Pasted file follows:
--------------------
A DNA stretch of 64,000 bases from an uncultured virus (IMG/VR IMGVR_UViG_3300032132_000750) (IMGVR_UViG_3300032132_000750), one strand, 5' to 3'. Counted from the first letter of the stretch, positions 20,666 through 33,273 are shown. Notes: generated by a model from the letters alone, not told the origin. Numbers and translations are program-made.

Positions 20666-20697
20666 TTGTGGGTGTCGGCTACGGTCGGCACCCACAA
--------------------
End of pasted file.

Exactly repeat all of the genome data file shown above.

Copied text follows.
A DNA stretch of 64,000 bases from an uncultured virus (IMG/VR IMGVR_UViG_3300032132_000750) (IMGVR_UViG_3300032132_000750), one strand, 5' to 3'. Counted from the first letter of the stretch, positions 20,666 through 33,273 are shown. Notes: generated by a model from the letters alone, not told the origin. Numbers and translations are program-made.

Positions 20666-20697
20666 TTGTGGGTGTCGGCTACGGTCGGCACCCACAA